I don’t like the small line that separates the two dates. As though the dash between your birth day and the day you left could somehow represent your entire life. It just feels so inadequate, so understated. I’ve contemplated this a lot lately, all that lies in the space of that dash, too much to ever capture in words. You married so young; I have told my kids that it was too young, really. Married at nineteen, and then had your first baby at twenty one. We never really got to talk about it, but I wonder if you were afraid? I wonder if you thought you wouldn’t be a good mother. Turns out, you were a great mother and friend. You found Jesus as a young adult, and you never looked back. Then, you were instrumental in daddy finding Him as well. I know you wanted something different for your family, something stronger and more solid that you could really count on as the years of life rolled by. And, Jesus was the answer. Now that I am at an age to really understand, I marvel at how you and daddy sold everything, loaded up your aging car with clothes and diaper bags then a small U-Haul with whatever was left. So young and unjaded in your faith, believing everything would work out fine. I wonder what the morning was like when you backed out of the driveway of all that was familiar and drove away with no promise of anything ahead. What was going on in your heart? Excitement? Fear? Joy? All of it? You just knew that daddy said he was called to preach, so you loaded up your two toddlers and baby and followed him to Colorado so he could attend Bible College. I think you would’ve followed him to the moon if he had asked you to; you loved him that much. Your faith amazes me. I don’t know if I would’ve had the courage to do that, but I am so glad you did. It was the beginning of your life calling. I remember you telling me some of the stories of those college years, how hard they were. But, you never complained about it, you did make it clear that you would not want to live them again though! I wonder how you felt when you reached the town that would be your new home and you had no home? No job, nothing tangible to rely on or to remind you that you had made the right decision. I wish we had talked about this more. Your story compels me to be a better person, to be thankful for what I have and to be willing to stretch my faith. Not to take for granted my home, food for my table and a luxury called a washing machine. I know you must’ve been so thankful when you found that basement level apartment. The one where you hung twine across the small living room as a clothesline because you didn’t have a dryer, and hanging them outside was out of the question, it was too cold for them to dry. I remember you told me how grateful you were when you finally made a friend, you were shy and had a tough time reaching out. You still talked of her from time to time until the Lord took you home. She was a gift to a young mom who had so little and was needy for fellowship. I would like to thank her in person; I hope I get the chance someday. She made a difference in your life with the simple act of friendship. I haven’t had the heart to look at your journal that you wrote during those tough days, I don’t think I could bear it just yet. You were so brave. I know you didn’t feel it, you just knew the Lord called you and daddy into ministry and that was how it was meant to be. I ask myself often, would I be willing to do the same? To give up what the world calls necessities to live out what I felt God calling me to do? I remember stories of little food, but always enough, old cars that only ran half of the time. (We learned to push a car off the road like professionals as middle schoolers.) Homemade clothes out of half price fabric. (I still laugh at the pictures where one of the dresses you made for us had upside down sailboats on it because that was the only way the dress pattern would fit on the fabric. I’m sure people did a double take when we wore that one.) We played in the yard, had sprinkler fights, laughed and cried; never knowing the private struggle you faced each day to make life seem so normal for us. We never knew the nights you went to bed and prayed that God would provide for our needs the next day; not until we were adults and you told us the stories. You raised us to be strong, and we are, thanks to you, momma. You always told us you had all you needed, which is why it was impossible to buy you a Christmas or birthday gift. You know, we never really got to celebrate your 60th like I wanted to, why did I wait? What occasion was I looking for; we should’ve just gone out and celebrated YOU. I was so worried about doing something special, that I didn’t do much at all. Life lesson. It never mattered much to you though; you were never much for material things. You had your family and your heart was set on something greater, eternal joys. And now you are enjoying the very thing you spent a lifetime believing for – heaven. Is it as sweet as they say, mom? Do we get wings, can you fly? Are you shiny or do you look the same? Will I recognize you? I sure hope so; because you know I will be looking for you first thing. If I know you, you are not drawn to the beautiful gold streets but would rather rest by the crystal waters, probably fishing. And if you have it your way, you’re sipping on a glass of tea. I can still picture your big beautiful smile beneath that old floppy fishing hat you loved to wear. That’s where I’ll look first, by the waters. It comforts me to think of you doing what you love, waiting and enjoying heaven until we get there. Jeff was talking to me about a study he was a part of this week at church. It was about those who have gone on before us and how they are part of the great cloud of witnesses that the Bible talks about. (Hebrews 12:1-2, below) I love the thought of that, you cheering me on through this crazy, wonderful, painful, unpredictable, exciting, roller coaster of life. THAT makes me smile. You’ve been gone for eleven months now. It hurts to say that. Some days it feels like a lifetime, others only a moment. I think of you every single day. I laugh at some of our memories and cry when my heart longs to see your face or hear your voice. No one will ever take your place, my precious momma. The past and the present have collided and out of the ashes have come a new life song, a melody that has joyful dancing and mournful sorrow. Each day is a little more precious and those I love have become even dearer to my heart. But, just like you said He would, the Lord has been faithful through it all. He has held me, encouraged me, loved me and lifted me. I am emotionally able to walk now, instead of crawling. It is a slow, painful limping walk, but I can feel my strength slowly returning. I have learned to persevere from the best, to endure and have faith like you did. And, maybe most of all, I have learned to lean heavy on hope. Hope of healing, heaven and of seeing you. Those thoughts are the sweetest ones I have, the ones of a reunion with you. But, until then, there is life to live, and memories to be made. I will carry you in my heart everywhere, I wonder if you know that? I have to tell you, though, I am thankful that I don’t have to push cars off the road anymore, and I will smile today when I can throw my clothes in the dryer. Maybe I’ll even go outside on the porch and have a glass of tea and listen to the birds and talk about going fishing in memory of you. I will follow your example and thank God for the little things; they make life richer. And I will thank Him for heaven, for eternal life where death no longer separates us, and tears are not allowed.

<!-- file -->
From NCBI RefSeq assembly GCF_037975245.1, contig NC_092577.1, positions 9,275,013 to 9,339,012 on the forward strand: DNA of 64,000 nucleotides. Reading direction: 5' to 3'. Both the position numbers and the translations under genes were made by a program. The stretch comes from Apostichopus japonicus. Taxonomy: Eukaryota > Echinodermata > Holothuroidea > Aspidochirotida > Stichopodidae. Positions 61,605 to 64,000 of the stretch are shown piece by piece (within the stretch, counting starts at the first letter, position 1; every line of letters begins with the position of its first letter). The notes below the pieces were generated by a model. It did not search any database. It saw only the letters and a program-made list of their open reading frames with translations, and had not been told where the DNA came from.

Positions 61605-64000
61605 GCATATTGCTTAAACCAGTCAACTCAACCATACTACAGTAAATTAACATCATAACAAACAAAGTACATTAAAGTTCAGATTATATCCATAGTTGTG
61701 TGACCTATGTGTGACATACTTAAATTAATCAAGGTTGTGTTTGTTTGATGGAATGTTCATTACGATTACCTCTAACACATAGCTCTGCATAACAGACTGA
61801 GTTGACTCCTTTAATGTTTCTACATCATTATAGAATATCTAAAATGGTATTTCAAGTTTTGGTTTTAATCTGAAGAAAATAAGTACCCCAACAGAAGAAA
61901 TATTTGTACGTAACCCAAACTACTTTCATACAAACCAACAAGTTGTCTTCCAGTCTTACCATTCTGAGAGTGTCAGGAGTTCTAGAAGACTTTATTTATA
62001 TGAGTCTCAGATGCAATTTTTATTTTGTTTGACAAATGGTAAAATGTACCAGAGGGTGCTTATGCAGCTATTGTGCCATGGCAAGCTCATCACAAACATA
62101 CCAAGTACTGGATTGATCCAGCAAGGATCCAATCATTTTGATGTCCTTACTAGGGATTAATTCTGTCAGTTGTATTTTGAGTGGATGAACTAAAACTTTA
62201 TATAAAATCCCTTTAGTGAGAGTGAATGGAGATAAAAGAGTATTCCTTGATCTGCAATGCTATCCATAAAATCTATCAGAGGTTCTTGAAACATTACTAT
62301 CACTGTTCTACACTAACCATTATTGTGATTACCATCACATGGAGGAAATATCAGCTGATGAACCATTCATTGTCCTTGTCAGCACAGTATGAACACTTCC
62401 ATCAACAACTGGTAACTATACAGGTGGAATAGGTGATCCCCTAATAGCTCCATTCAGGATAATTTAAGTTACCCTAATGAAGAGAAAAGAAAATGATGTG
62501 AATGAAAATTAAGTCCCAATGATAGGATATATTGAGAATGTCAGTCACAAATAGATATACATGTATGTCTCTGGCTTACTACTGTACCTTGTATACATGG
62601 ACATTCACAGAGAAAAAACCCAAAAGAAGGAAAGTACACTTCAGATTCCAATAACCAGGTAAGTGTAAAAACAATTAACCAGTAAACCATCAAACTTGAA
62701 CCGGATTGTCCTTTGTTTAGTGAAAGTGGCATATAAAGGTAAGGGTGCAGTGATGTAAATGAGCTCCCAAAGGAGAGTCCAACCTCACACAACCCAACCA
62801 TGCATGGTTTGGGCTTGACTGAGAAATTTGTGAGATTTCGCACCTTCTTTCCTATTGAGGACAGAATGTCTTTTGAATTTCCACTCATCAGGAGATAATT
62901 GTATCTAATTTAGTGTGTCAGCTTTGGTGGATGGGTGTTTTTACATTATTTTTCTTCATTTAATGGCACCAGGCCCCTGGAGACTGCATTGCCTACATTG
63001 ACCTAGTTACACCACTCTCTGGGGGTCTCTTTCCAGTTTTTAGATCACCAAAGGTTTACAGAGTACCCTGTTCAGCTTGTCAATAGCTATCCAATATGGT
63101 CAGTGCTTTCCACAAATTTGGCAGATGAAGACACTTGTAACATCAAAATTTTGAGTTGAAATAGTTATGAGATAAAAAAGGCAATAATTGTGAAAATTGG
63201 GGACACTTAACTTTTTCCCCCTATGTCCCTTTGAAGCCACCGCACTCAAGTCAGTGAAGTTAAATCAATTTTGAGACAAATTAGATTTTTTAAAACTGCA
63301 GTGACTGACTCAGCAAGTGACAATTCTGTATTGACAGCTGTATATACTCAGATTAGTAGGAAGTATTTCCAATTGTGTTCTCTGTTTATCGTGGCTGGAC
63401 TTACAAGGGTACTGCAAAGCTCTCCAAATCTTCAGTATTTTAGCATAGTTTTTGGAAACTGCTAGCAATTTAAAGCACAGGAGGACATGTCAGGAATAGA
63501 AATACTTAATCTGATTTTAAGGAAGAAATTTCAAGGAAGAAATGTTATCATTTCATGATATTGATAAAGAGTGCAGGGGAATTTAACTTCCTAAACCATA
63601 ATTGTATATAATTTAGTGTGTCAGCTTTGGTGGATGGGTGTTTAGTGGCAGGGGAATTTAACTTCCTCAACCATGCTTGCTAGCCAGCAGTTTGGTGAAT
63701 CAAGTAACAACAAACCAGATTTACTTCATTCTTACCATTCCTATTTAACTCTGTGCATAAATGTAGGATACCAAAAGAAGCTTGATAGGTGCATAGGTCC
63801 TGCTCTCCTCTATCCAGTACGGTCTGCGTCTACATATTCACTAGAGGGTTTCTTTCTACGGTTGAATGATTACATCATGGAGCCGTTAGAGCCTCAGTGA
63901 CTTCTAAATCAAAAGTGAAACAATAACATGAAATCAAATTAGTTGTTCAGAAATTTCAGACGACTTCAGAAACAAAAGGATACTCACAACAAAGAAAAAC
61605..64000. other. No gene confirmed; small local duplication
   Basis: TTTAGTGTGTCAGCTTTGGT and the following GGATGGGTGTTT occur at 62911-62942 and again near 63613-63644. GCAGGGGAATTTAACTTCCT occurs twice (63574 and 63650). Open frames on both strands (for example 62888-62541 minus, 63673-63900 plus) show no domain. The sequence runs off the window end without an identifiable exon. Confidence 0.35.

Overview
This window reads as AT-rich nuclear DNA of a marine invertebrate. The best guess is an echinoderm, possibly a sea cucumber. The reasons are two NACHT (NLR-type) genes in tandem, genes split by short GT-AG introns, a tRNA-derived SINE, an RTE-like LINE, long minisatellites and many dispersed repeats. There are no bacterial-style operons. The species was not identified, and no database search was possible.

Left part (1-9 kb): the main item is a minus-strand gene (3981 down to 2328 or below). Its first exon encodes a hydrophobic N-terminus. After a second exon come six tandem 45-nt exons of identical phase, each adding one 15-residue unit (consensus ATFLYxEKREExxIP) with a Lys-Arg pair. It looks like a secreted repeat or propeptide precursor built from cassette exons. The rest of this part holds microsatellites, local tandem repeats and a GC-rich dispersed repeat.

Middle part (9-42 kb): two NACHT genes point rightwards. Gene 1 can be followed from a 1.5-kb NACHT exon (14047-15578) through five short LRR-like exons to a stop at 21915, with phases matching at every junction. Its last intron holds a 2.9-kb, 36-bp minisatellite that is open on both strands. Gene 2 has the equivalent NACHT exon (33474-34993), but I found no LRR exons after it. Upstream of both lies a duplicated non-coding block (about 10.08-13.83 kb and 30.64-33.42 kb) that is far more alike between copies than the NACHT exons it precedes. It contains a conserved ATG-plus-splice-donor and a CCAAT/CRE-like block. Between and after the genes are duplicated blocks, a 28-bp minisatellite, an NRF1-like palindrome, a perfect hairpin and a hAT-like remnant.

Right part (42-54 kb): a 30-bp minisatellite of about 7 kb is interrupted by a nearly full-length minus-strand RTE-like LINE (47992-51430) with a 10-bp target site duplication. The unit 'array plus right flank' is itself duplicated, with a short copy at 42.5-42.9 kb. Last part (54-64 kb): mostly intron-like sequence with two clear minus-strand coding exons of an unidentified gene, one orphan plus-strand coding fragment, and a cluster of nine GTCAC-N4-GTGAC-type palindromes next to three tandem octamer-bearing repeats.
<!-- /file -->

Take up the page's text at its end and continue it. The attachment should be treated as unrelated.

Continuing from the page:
Love you always,
This song has meant so much to me lately, especially this verse and chorus:
“Through All of It” by Colton Dixon
There are days I’ve taken more than I can give
And there are choices that I made That I wouldn’t make again
I’ve had my share of laughter Of tears and troubled times
This is has been the story of my life
I have won and I have lost I got it right sometimes But sometimes I did not
Life’s been a journey I’ve seen joy, I’ve seen regret
Oh and You have been my God Through all of it
“Therefore, since we are surrounded by such a great cloud of witnesses, let us throw off everything that hinders and the sin that so easily entangles. And let us run with perseverance the race marked out for us, fixing our eyes on Jesus, the pioneer and perfecter of faith. For the joy set before him he endured the cross, scorning its shame, and sat down at the right hand of the throne of God.”
2 thoughts on “”
Sandi, What a beautiful tribute to your mom. Thank your for sharing your raw thoughts and emotions. I know you cried many healing tears while writing this.
It has been a tough journey, I miss my mom so much. Writing in this very simple blog has helped me so much. I am so grateful that others want to read it, and my prayer is that it speaks to them in some way. Thank you Robin, for your sweet words.